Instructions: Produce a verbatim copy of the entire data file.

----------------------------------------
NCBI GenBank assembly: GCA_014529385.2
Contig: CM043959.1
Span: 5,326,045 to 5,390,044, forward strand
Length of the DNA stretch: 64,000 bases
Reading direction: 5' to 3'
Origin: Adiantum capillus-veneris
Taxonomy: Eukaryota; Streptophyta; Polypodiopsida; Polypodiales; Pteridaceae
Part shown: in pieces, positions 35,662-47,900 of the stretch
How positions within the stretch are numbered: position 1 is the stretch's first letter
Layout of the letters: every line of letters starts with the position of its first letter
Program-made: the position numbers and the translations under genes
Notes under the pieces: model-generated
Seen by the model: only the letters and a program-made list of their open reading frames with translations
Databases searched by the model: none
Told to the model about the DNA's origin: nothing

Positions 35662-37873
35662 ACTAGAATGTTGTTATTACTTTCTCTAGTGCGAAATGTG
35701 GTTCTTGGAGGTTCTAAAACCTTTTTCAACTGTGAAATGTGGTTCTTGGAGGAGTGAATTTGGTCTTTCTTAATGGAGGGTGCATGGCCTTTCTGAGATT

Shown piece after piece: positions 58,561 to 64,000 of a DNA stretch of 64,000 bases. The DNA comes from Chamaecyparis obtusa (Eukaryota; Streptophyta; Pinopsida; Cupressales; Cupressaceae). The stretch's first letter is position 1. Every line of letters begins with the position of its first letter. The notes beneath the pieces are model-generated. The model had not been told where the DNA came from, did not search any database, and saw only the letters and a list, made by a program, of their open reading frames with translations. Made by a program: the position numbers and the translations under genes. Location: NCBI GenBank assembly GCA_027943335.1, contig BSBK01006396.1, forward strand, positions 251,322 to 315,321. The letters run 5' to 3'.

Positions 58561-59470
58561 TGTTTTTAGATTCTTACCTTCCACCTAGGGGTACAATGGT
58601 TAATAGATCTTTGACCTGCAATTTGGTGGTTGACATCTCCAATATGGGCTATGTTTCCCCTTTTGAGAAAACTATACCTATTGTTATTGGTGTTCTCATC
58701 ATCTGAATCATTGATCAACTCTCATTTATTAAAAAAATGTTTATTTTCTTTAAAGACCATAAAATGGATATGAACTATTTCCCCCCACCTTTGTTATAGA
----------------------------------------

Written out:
NCBI GenBank assembly: GCA_014529385.2
Contig: CM043959.1
Span: 5,326,045 to 5,390,044, forward strand
Length of the DNA stretch: 64,000 bases
Reading direction: 5' to 3'
Origin: Adiantum capillus-veneris
Taxonomy: Eukaryota; Streptophyta; Polypodiopsida; Polypodiales; Pteridaceae
Part shown: in pieces, positions 35,662-47,900 of the stretch
How positions within the stretch are numbered: position 1 is the stretch's first letter
Layout of the letters: every line of letters starts with the position of its first letter
Program-made: the position numbers and the translations under genes
Notes under the pieces: model-generated
Seen by the model: only the letters and a program-made list of their open reading frames with translations
Databases searched by the model: none
Told to the model about the DNA's origin: nothing

Positions 35662-37873
35662 ACTAGAATGTTGTTATTACTTTCTCTAGTGCGAAATGTG
35701 GTTCTTGGAGGTTCTAAAACCTTTTTCAACTGTGAAATGTGGTTCTTGGAGGAGTGAATTTGGTCTTTCTTAATGGAGGGTGCATGGCCTTTCTGAGATT

Shown piece after piece: positions 58,561 to 64,000 of a DNA stretch of 64,000 bases. The DNA comes from Chamaecyparis obtusa (Eukaryota; Streptophyta; Pinopsida; Cupressales; Cupressaceae). The stretch's first letter is position 1. Every line of letters begins with the position of its first letter. The notes beneath the pieces are model-generated. The model had not been told where the DNA came from, did not search any database, and saw only the letters and a list, made by a program, of their open reading frames with translations. Made by a program: the position numbers and the translations under genes. Location: NCBI GenBank assembly GCA_027943335.1, contig BSBK01006396.1, forward strand, positions 251,322 to 315,321. The letters run 5' to 3'.

Positions 58561-59470
58561 TGTTTTTAGATTCTTACCTTCCACCTAGGGGTACAATGGT
58601 TAATAGATCTTTGACCTGCAATTTGGTGGTTGACATCTCCAATATGGGCTATGTTTCCCCTTTTGAGAAAACTATACCTATTGTTATTGGTGTTCTCATC
58701 ATCTGAATCATTGATCAACTCTCATTTATTAAAAAAATGTTTATTTTCTTTAAAGACCATAAAATGGATATGAACTATTTCCCCCCACCTTTGTTATAGA